How to calculate the maximum value of a normal distribution given the std dev?

#1
Is there a formula for the maximum value of a normal distribution given the std dev?

I generated several normal distributions in Excel with various means and std deviations. The means did not seem to have any affect on the maximums. Herte are a few maximums based on the std devs:

StdDev Max
0.1 3.9894
0.5 0.7979
1.0 0.3989
1.5 0.2660
2.0 0.1995
5.0 0.0074

Does the max make the total area under the curve = 1?
 

hlsmith

Less is more. Stay pure. Stay poor.
#2
This all depends on what you are doing. Mean is the central location, so yeah it won't mess with the dispersion. Obviously, if you can keep the std the same but change the mean it will likely just shift the distribution around.

I would imagine there is no max value possible, because any value is possible - its probability is just real low. The max value you see in an individual sample of the random variable is then based on it's probability given the curve, so if you are sampling a large number of draws, you will see larger values at times. What you also get is based on the seed used in the process, so you could run the same thing twice but one time see a slightly larger value.
 

hlsmith

Less is more. Stay pure. Stay poor.
#3
PS, I don't get your above data. As the std increases I would imagine the possible max for a sample should go up, but your values are the other way - which doesn't make sense to me.
 

Dason

Ambassador to the humans
#4
Yeah you really need to explain what you're talking about more because your results don't make any sense at all. But even so you can talk about what the cdf of the max should be for a given sample size, mean, and standard deviation but in theory there is no actual maximum value so you'd have to talk about 99th percentile of the maximum or something like that.
 
#5
OK, let me try again. Here's some data. The Columns (D-G) are generated by the Excel Norm.Dist function. The means are all 0. The std devs vary.

I would like a formula (f(stddev)) that would calculate these maximums. Is that any clearer?

1658339812780.png
 
#6
PS: The maximum Y value of any Normal distribution is at X=the mean, No?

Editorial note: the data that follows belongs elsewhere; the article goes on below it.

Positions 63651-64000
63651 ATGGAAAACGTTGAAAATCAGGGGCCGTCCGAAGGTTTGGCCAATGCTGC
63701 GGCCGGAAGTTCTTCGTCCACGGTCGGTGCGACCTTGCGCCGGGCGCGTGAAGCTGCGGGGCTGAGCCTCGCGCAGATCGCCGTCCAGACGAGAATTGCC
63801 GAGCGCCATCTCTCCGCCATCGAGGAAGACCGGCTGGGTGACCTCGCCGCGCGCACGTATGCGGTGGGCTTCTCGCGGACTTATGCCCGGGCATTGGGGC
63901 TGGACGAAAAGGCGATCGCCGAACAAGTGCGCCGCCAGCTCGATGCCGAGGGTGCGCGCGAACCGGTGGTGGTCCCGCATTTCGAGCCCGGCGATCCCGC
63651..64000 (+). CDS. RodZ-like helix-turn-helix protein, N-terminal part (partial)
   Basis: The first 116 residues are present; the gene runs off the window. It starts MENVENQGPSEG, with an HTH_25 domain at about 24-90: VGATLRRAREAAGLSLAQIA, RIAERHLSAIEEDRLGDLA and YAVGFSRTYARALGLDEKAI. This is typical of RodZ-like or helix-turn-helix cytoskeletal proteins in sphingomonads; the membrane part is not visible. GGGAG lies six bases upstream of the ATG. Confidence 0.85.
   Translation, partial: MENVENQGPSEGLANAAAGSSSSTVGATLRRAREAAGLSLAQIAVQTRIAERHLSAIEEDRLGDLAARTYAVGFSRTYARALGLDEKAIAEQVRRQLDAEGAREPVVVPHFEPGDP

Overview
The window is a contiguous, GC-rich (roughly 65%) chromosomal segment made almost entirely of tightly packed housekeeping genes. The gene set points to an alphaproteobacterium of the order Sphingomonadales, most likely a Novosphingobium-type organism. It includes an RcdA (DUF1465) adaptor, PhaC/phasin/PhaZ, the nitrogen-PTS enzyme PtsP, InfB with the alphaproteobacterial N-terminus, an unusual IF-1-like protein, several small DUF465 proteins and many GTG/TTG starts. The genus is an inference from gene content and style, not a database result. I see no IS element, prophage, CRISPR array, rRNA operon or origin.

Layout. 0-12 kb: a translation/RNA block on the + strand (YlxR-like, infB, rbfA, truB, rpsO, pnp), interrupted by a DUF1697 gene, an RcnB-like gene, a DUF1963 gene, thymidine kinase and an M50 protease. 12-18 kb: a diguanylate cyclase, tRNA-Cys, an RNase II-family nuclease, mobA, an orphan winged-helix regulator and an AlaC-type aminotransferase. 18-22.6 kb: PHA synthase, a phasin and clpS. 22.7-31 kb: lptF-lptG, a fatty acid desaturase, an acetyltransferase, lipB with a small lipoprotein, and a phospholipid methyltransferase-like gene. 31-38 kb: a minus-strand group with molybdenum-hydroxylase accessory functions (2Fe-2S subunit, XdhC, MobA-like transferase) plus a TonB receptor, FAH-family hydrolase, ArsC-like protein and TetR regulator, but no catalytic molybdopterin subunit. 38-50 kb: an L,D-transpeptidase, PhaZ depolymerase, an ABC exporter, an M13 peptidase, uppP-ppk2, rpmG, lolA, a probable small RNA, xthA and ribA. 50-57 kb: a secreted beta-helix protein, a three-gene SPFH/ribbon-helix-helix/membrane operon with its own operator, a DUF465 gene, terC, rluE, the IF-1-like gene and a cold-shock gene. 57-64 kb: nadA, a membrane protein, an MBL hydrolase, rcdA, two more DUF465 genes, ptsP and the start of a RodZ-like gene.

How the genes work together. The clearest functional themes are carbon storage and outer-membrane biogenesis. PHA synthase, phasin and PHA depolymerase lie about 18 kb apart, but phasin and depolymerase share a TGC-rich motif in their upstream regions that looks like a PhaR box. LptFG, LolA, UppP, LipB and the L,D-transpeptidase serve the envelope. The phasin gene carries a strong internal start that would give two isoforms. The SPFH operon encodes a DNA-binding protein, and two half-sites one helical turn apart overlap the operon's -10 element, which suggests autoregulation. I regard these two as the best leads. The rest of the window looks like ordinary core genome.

So if we have a function to generate that Y value, it ought to give us that maximum value, No?
 

Dason

Ambassador to the humans
#7
Nope. Still makes no sense. Let's start from the beginning. What exactly do you think you mean when you're talking about the max of the distribution?
 

Dason

Ambassador to the humans
#8
...

...

Are you referring to the maximum value the pdf takes on? Because I guess I don't understand why you would ever care about that but yes that always will achieve the maximum at x={the mean} and yes it will decrease as the standard deviation increases.

Now why you would care about this is beyond me.

But yes there is a very easy way to achieve that value because the normal pdf has a closed form solution. So plug in x=mu and then yeah... that's it - you'll get the "maximum" value of the pdf if that's what you care about.

Maybe you could explain what you're actually interested in and why the pdf value at a particular point seems to matter to you - because I don't know why you would care about that but I can imagine situations where somebody might think this is relevant but what they really want is something else.
 

hlsmith

Less is more. Stay pure. Stay poor.
#9
Yeah, I thought you were trying to get at the largest value in the sample or the maximum value, - but I see you meant the value with the highest probability. As mentioned, the mean is the measure of centrality for the standard normal!!

I will echo @Dason - are you playing around or do you have an underlying goal?
 

katxt

Well-Known Member
#10
But yes there is a very easy way to achieve that value because the normal pdf has a closed form solution. So plug in x=mu and then yeah... that's it - you'll get the "maximum" value of the pdf if that's what you care about.
The cut down version of the formula that Dason mentions becomes =1/SD/SQRT(2*PI()) for the Max row in Excel.
 

Dason

Ambassador to the humans
#13
The very formula. A surprising place for pi to appear, since there are no circles around.
Circles are involved.

If you would see the proof that the normal distribution integrates to 1 you wouldn't be surprised about that.

Edit: it involves considering the joint distribution of two independent normal random variables and then converting to polar coordinates to do the actual integration.
 
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Dason

Ambassador to the humans
#16
Honestly most regulars here probably don't know that. Most of the regulars don't have extensive mathematical statistics background.